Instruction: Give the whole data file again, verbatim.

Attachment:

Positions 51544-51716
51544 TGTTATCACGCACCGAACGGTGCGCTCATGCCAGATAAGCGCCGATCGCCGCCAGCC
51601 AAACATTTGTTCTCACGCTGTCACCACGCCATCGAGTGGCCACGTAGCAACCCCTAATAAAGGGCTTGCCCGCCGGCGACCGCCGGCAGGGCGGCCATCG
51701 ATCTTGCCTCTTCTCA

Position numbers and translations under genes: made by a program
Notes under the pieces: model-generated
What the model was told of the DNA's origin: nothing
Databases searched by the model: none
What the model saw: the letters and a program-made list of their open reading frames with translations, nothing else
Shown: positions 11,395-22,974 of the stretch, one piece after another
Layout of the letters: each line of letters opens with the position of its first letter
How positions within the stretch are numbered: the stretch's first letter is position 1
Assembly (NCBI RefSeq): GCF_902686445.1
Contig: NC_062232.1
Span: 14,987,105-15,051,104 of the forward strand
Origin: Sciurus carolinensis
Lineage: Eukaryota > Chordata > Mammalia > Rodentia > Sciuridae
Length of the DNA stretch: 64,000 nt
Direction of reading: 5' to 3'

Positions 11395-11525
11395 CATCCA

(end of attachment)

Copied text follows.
Positions 51544-51716
51544 TGTTATCACGCACCGAACGGTGCGCTCATGCCAGATAAGCGCCGATCGCCGCCAGCC
51601 AAACATTTGTTCTCACGCTGTCACCACGCCATCGAGTGGCCACGTAGCAACCCCTAATAAAGGGCTTGCCCGCCGGCGACCGCCGGCAGGGCGGCCATCG
51701 ATCTTGCCTCTTCTCA

Position numbers and translations under genes: made by a program
Notes under the pieces: model-generated
What the model was told of the DNA's origin: nothing
Databases searched by the model: none
What the model saw: the letters and a program-made list of their open reading frames with translations, nothing else
Shown: positions 11,395-22,974 of the stretch, one piece after another
Layout of the letters: each line of letters opens with the position of its first letter
How positions within the stretch are numbered: the stretch's first letter is position 1
Assembly (NCBI RefSeq): GCF_902686445.1
Contig: NC_062232.1
Span: 14,987,105-15,051,104 of the forward strand
Origin: Sciurus carolinensis
Lineage: Eukaryota > Chordata > Mammalia > Rodentia > Sciuridae
Length of the DNA stretch: 64,000 nt
Direction of reading: 5' to 3'

Positions 11395-11525
11395 CATCCA